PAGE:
There are two other big problems. One is that the main big plot development is so full of holes that it doesn’t do too well to think about it afterwards. Of course, being me I did think about it, and so found myself also reflecting on our hero’s rather dodgy moral choices. We are asked to accept and approve the fact that he sets an innocent man up as a murderer. A very unpleasant man, it’s true, a licentious and violent man and one who is plotting treason; but a man who would be entirely innocent of the particular crime for which he is framed. With hindsight it sapped some of my sympathy for Eisenheim, and it also seemed out of character in Chief Inpector Uhl to be so cheerful when he discovers the truth, given that he also discovers he has been duped into contributing to the accused man’s downfall.
My Sunday night movie, on the other hand, was a winner; “District 9”. If you haven’t seen this (and always provided you are an SF-lover) see it asap. It's marvellous.
Sometimes, when something is much-praised, when one finally gets to experience it it is a wash-out in comparison to the hype. “Tectonic Plates” and “Four Weddings and a Funeral” both fell into this category for me (and that may well be the first time they’ve ever been lumped together!). But equally, sometimes things live up to their preview hype. And just occasionally they exceed it. “District 9” exceeds it.
It’s one of the best science fiction films I’ve seen in years; intelligent and nuanced, quite terrifyingly scary at one point, and full of subtle historical references, not only to the obvious issues of South African history (the whole thing is set in Johannesburg, mostly in a nightmarish slum township) but also to the Palestinian intifada, Europe under the Nazis, the Cherokee Trail of Tears... It’s intensely moral, but also scrupulously honest about moral decisions and personal valour - the hero is pretty deeply unheroic until he realises it’s all up for him and the only worthwhile thing he can do is save someone else. It’s horribly violent, but the violence is to a purpose, and one which would not be properly served if the violence were not shown (and a lot of the time the violence is also off-screen, illustrated by reactions and by a sudden splattering of gore, or seen in long-shot, rather than graphically foregrounded).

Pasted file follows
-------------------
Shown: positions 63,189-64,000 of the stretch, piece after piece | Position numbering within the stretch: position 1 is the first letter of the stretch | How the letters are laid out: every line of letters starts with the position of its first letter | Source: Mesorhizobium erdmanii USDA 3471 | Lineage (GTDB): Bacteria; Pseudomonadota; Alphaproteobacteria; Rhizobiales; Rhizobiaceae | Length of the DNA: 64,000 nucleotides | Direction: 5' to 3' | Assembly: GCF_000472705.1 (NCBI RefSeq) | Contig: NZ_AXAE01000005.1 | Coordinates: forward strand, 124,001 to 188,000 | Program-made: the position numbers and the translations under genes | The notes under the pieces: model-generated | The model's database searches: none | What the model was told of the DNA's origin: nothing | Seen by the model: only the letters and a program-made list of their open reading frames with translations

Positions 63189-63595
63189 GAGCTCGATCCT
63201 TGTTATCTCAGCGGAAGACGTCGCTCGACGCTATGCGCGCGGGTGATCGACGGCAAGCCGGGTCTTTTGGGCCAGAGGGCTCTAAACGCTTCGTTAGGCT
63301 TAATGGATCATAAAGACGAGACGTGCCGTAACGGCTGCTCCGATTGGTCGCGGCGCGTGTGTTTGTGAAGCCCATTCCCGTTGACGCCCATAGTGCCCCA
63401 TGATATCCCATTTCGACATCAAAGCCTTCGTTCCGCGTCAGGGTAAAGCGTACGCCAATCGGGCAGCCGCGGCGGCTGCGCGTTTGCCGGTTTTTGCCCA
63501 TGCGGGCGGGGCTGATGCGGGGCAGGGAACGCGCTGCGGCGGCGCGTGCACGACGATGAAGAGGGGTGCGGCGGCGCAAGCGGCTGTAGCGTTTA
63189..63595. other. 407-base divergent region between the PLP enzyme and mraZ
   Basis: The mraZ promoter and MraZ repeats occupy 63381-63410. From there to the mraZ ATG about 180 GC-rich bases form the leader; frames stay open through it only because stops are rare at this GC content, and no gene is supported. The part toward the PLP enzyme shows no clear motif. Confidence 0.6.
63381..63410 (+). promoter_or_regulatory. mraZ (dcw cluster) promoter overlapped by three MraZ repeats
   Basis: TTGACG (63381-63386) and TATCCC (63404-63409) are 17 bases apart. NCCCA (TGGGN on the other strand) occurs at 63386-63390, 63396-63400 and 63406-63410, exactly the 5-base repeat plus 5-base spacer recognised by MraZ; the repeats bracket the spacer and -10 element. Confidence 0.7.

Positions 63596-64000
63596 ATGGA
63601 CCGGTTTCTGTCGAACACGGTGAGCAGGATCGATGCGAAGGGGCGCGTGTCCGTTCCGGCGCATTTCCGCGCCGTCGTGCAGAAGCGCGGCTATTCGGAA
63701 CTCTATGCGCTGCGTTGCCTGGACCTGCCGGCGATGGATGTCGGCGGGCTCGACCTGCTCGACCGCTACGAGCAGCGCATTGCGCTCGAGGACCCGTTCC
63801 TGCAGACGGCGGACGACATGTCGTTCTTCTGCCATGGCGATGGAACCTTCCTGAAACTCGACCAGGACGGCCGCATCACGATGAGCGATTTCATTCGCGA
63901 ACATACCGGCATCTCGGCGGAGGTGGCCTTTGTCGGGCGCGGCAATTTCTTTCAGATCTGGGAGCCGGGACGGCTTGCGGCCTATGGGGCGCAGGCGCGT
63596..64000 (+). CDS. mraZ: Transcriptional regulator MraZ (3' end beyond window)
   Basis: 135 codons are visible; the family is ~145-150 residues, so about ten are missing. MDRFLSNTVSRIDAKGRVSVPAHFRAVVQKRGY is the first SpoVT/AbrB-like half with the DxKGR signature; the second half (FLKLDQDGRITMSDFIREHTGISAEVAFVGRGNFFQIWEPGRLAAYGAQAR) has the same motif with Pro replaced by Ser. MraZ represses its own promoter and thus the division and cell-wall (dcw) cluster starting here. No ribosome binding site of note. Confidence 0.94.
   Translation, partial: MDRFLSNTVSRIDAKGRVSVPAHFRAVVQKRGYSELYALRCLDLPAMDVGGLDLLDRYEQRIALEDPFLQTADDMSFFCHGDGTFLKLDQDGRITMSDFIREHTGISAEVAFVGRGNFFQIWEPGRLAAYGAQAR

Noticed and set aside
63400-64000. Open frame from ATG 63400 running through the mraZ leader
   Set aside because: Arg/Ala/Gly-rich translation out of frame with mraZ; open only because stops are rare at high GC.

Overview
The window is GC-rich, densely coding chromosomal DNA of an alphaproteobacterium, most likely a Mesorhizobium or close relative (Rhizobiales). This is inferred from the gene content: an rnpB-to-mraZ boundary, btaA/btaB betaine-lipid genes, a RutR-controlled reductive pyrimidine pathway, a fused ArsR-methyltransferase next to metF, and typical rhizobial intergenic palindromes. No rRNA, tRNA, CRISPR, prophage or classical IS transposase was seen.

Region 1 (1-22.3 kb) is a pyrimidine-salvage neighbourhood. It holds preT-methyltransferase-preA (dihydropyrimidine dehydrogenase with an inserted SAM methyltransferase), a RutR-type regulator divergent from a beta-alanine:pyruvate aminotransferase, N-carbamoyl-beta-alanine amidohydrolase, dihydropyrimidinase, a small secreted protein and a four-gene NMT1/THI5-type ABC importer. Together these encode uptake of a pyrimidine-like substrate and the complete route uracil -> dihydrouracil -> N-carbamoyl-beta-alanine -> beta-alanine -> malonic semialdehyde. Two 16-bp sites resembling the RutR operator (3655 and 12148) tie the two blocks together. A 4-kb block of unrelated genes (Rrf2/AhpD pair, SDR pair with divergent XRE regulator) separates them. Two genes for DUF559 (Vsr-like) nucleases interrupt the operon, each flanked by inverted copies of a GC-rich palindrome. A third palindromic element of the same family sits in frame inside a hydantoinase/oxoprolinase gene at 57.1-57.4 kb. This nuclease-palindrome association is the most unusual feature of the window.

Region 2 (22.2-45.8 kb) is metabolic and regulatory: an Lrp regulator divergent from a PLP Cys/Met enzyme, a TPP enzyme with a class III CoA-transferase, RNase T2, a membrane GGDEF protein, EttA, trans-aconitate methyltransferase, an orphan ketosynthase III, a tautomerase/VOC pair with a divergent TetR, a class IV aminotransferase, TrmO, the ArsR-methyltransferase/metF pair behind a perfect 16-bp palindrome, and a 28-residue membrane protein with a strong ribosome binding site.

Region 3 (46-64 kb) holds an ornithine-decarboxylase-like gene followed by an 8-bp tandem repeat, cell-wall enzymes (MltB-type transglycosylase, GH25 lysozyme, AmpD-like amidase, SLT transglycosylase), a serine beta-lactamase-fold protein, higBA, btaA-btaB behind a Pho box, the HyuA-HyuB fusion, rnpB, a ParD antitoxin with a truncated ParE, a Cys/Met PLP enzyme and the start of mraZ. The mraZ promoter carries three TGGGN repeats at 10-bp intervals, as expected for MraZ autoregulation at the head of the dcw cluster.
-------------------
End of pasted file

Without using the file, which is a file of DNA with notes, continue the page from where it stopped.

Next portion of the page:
The leading man revels in the name of Sharlto Copley (Sharlto; is that one of those odd Afrikaaner names, like Charlize and Tarryn? I suppose it must be) and is astonishingly good. The aliens look real, and are refreshingly uncliché-d. There’s no attempt to make the ending conventionally happy. The filming style, slewing between mock-documentary and normal narrative action, ought to be an instant fail but instead works marvellously. It is, quite simply, brilliant.
What was I saying about Science Fiction being a great genre when well-handled? Well, there you are; a perfect case in point. Brilliant.